Translated by: Edward Y J Chung
Publisher: University of Hawai'i Press, 2015.
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From the publisher’s website:
Yi Hwang (1501–1570)—best known by his literary name, T’oegye—is one of the most eminent thinkers in the history of East Asian philosophy and religion. His Chasŏngnok (Record of self-reflection) is a superb Korean Neo-Confucian text: an eloquent collection of twenty-two scholarly letters and four essays written to his close disciples and junior colleagues. These were carefully selected by T’oegye himself after self-reflecting (chasŏng) on his practice of personal cultivation. The Chasŏngnok continuously guided T’oegye and inspired others on the true Confucian way (including leading Neo-Confucians in Tokugawa Japan) while it criticized Buddhism and Daoism. Its philosophical merit rivals T’oegye’s monumental Sŏnghak sipto (Ten diagrams on sage learning) and “Four-Seven Debate Letters”; however, as a testament of T’oegye’s character, scholarship, and teaching, the Chasŏngnok is of greater interest. The work engages with his holistic knowledge and experience of self-cultivation by articulating textual and historical material on various key doctrines and ideas. It is an inspiring practical guide that reveals the depth of T’oegye’s learning and spirituality.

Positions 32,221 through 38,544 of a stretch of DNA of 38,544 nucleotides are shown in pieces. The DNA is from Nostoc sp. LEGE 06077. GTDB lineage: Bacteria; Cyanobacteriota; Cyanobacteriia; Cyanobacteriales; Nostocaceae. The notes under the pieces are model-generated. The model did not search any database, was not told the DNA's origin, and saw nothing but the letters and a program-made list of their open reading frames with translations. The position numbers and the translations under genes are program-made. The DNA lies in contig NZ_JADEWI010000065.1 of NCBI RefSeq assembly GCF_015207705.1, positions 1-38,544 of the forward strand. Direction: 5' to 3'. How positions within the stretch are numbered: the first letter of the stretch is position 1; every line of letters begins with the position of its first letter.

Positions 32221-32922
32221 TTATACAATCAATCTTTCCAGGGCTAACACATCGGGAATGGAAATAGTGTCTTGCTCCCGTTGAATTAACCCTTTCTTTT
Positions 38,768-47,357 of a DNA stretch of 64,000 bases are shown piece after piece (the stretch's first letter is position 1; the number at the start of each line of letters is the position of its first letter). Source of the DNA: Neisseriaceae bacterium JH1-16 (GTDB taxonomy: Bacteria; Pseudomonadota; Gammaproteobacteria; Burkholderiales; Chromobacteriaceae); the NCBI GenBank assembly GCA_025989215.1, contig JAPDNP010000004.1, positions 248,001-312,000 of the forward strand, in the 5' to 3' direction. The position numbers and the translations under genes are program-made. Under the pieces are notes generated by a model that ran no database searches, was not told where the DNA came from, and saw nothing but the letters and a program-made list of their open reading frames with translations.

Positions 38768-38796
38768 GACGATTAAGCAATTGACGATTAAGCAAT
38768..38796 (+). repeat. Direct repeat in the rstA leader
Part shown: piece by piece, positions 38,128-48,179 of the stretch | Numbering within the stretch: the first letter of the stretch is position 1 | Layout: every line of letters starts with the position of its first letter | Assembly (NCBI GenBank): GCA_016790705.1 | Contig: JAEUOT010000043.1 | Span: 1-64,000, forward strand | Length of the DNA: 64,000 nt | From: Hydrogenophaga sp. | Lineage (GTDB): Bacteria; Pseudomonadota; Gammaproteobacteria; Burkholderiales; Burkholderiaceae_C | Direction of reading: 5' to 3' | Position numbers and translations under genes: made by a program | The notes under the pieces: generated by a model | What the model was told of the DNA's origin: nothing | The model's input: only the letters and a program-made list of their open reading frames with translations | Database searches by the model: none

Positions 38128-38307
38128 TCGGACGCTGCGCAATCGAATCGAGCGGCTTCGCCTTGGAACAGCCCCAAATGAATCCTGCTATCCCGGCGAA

The present volume offers a fully annotated translation of the Chasŏngnok. Following a groundbreaking discussion of T’oegye’s life and ideas according to the Chasŏngnok and his other major writings, it presents the core of his thought in six interrelated sections: “Philosophy of Principle,” “Human Nature and Emotions,” “Against Buddhism and Daoism,” “True Learning,” “Self-Cultivation,” and “Reverence and Spiritual Cultivation.” The bibliography offers a current catalogue of primary sources and modern works in Korean, Chinese, Japanese, and English. As the first comprehensive study of the Chasŏngnok, this book is a welcome addition to current literature on Korean classics and East Asian philosophy and religion. By presenting T’oegye’s thought-provoking contributions, it sheds new light on the vitality of Confucian wisdom, thereby affording scholars and students with an excellent primary source for East Asian studies in general and Confucian studies in particular.
Edward Y. J. Chung teaches Eastern religion and thought and comparative religion at the University of Prince Edward Island, Canada.
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